Child support is frequently and hotly contested in New Mexico divorce cases as well as other cases involving children and parents living separately. It is very important to understand the laws governing child support to insure that both you and your children are being treated fairly.
The Albuquerque Attorneys at Collins & Collins, P.C. have significant experience in New Mexico child support cases. Our firm assists clients with child support matters in Albuquerque and Rio Rancho. If you have a child support case in Albuquerque or Rio Rancho, we welcome your call or online contact.
In the meantime, we have provided a great deal of information on our website and the Child Custody section of our Divorce Law blog. Hopefully, this information will help you understand the law and the processes involved in New Mexico child support cases.
The Numbers are Important (Garbage In, Garbage Out!)
In most cases, the calculation of child support is a fairly straightforward mathematical calculation. This calculation cannot be disputed. It is the numbers that go into the calculation that can be disputed.
There are number of ways bad numbers can be put in with consequent bad output: 1) necessary numbers are omitted, 2) numbers are misstated, or 3) numbers are put in the calculation that are not allowed by law.
It is important to understand the calculation of child support. It is equally important to know what numbers are and are not allowed in the calculation. Likewise, it very important to make sure the other parent’s numbers are fairly and accurately stated.
Perhaps most importantly, it is critical that these numbers be clearly communicated to the judge or hearing officer if and when that time comes so that a fair determination of child support is made.
New Mexico Child Support Guidelines
Once you have the numbers at hand, child support is computed according the New Mexico Child Support Guidelines by way of the child support worksheets. The guidelines and the worksheet are strictly followed by the courts except in very limited situations.
The child support worksheets are available online at the New Mexico courts website. You can run your calculations there. Once you have completed the process, and assuming you have entered correct and complete financial figures, you will have a child support figure very close to what the Court will order.
Worksheet A or Worksheet B?
The first figure to be entered is the amount of time to be spent with each parent. If one parent has the child over 65% of the time, the court will use worksheet A to reflect primary physical custody with one of the parents. If not, the court will use Worksheet B which reflects a more equalized time-sharing between the parties.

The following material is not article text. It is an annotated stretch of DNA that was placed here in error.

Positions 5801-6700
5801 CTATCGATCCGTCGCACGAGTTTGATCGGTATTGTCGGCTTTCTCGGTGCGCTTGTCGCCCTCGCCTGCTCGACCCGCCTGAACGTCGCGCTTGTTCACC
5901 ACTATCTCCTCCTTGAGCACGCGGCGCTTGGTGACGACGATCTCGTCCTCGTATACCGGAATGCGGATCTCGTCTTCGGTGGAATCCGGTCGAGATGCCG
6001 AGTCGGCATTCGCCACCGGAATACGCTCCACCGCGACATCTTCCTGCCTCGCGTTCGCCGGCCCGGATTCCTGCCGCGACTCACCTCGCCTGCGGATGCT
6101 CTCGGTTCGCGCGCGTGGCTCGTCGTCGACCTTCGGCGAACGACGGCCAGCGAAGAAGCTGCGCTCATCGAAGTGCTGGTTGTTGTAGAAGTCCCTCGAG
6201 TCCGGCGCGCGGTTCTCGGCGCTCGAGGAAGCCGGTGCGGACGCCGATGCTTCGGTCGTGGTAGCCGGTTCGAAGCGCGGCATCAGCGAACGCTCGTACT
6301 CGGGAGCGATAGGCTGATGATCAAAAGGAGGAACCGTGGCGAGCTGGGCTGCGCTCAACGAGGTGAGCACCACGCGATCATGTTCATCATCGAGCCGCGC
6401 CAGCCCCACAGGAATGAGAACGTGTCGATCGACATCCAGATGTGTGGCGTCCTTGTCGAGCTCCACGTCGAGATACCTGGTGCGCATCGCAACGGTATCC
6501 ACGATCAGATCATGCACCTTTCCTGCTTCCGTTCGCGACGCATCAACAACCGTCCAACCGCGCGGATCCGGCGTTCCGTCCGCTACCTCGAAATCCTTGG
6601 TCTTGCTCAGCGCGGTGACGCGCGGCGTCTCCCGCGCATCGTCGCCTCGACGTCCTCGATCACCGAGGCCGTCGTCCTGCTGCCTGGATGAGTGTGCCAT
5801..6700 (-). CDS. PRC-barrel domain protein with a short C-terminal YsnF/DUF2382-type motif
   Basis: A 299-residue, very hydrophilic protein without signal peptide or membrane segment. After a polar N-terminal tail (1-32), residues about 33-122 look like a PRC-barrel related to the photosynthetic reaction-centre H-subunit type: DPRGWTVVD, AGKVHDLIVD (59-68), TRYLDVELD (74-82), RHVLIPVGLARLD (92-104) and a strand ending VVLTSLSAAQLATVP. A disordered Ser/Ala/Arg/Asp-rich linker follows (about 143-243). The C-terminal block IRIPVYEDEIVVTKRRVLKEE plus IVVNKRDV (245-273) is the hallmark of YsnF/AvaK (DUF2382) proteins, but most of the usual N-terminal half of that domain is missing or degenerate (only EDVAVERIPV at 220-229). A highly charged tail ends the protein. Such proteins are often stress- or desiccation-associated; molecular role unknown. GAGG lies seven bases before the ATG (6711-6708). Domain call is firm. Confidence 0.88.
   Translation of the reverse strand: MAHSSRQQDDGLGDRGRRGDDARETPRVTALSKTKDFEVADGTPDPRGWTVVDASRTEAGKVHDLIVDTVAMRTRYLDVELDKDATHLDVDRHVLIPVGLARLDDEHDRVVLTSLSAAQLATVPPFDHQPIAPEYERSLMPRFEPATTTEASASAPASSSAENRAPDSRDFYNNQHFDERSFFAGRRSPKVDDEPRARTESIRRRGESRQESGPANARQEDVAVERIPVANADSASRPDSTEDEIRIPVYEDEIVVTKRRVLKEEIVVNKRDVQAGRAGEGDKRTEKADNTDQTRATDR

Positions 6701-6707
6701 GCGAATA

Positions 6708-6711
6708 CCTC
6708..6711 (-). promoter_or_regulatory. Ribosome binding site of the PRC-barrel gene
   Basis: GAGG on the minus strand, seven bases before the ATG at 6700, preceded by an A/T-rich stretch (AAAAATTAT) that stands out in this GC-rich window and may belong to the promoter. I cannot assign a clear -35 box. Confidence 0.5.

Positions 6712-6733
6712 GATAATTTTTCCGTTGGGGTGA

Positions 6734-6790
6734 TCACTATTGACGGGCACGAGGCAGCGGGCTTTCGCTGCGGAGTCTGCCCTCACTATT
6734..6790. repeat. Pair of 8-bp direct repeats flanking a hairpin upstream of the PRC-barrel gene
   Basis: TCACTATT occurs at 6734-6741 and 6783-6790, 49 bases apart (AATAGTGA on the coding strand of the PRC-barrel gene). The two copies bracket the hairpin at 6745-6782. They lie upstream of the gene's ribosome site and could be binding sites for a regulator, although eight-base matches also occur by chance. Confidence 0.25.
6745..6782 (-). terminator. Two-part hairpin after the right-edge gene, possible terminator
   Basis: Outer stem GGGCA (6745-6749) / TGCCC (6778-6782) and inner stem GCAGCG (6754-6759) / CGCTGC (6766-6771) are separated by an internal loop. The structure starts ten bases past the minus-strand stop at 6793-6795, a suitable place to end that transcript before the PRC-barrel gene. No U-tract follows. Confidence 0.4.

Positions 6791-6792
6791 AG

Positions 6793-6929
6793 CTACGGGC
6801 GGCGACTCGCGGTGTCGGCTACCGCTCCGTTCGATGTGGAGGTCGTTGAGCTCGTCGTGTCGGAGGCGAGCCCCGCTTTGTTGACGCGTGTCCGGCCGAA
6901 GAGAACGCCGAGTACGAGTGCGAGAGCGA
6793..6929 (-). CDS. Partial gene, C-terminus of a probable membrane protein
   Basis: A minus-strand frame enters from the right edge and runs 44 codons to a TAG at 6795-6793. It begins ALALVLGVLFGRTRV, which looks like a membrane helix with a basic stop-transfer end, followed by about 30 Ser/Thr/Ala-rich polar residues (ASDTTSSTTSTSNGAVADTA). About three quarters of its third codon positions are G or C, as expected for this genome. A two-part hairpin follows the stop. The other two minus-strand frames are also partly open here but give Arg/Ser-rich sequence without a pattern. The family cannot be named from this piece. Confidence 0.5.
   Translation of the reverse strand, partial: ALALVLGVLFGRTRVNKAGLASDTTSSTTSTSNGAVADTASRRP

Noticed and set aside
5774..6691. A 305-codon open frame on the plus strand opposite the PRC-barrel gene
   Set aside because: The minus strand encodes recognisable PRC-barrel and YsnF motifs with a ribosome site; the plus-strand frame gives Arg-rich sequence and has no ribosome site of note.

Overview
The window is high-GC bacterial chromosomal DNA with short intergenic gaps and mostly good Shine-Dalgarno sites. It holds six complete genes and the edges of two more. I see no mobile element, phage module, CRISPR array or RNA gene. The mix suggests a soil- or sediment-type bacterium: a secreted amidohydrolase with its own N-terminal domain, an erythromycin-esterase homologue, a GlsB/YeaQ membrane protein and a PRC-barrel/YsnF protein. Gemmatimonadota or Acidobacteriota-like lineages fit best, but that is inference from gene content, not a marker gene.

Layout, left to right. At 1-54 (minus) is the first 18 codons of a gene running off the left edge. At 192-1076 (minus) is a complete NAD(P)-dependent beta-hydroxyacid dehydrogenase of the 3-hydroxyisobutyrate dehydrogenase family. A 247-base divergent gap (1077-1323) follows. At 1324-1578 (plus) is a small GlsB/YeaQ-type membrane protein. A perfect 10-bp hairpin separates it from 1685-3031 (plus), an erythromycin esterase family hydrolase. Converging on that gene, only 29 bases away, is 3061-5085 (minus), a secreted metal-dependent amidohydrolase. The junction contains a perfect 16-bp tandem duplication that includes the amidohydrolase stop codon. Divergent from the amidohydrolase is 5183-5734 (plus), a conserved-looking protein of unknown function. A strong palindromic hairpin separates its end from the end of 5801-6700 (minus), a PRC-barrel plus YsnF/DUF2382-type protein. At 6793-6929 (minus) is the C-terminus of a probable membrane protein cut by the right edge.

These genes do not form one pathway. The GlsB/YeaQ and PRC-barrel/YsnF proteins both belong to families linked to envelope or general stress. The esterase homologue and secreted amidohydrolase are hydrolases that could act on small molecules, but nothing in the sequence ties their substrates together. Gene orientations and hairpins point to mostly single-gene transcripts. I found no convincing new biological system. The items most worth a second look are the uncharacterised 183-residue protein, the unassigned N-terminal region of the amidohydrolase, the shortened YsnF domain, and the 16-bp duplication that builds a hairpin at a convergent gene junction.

What Numbers May be Included?
Once the time-sharing is determined, which may be hotly contested in the child custody dispute, you will enter several figures. Again, if these are clear, there is no basis for dispute.
However, it is important to make sure the figures provided by the other parent are accurate and complete. The child support calculation will include the following for both parents:
1. Gross monthly income,
2. Monthly medical, dental and eye insurance premiums,
3. Monthly daycare expenses, and
4. In rare cases, other extraordinary monthly expenses associated with the care of the child such as medical and dental expense.
Nothing else may be included in the calculation. This means, often to the dismay of one or the other parent, that the costs of private school, extracurricular activities, clothing, food, or other monthly expenses are not included.
Child Support Disputes Can Be Costly and Futile
Because child support is calculated by a statutorily defined formula and not subject to deviation, it is unwise to dispute support unless there are honest disputes over the figures to be entered into the worksheet.
Child support should not be disputed as a matter of principle. Nor should it be disputed if the numbers are clear. The attorney fees and costs will mount quickly and to no avail unless there are truly issues with the numbers.
Sometimes there can be honest disputes over these figures. However, even these should be worked out in advance of court or you may find that you have spent thousands of dollars on attorney’s fees for very minor gains on child support.
The child support worksheet is helpful because you can play with the numbers to determine if the dispute is really worth fighting. Though it may sound insensitive, think of this in strictly economic terms: Do the costs justify the gains?
That is really all that you should be asking. Keep your emotions out of it, and you will be much better served financially and emotionally over time.
An Attorney Can Help
An experienced child support attorney can help in a number of ways. First of all, the attorney should be able to tell you what to expect. The attorney will be able to help collect the necessary numbers with supporting documentation.
Most importantly, the attorney will be able to review both sets of numbers to determine whether a fight is worth pursuing. If the numbers are fair and accurate, then the attorney will know, tell you and move on the next issue.
- Back Child Support (Child Support Arrearages)
- Adult Children
- New Mexico Child Support Worksheet
- Modification of Child Support
- New Mexico Child Support Guidelines
- The Federal Deadbeat Parent Punishment Act
- New Mexico Child Support Enforcement Division
- Consequences for Non-Payment of Child Support
- New Mexico Child Support Orders - The Basics
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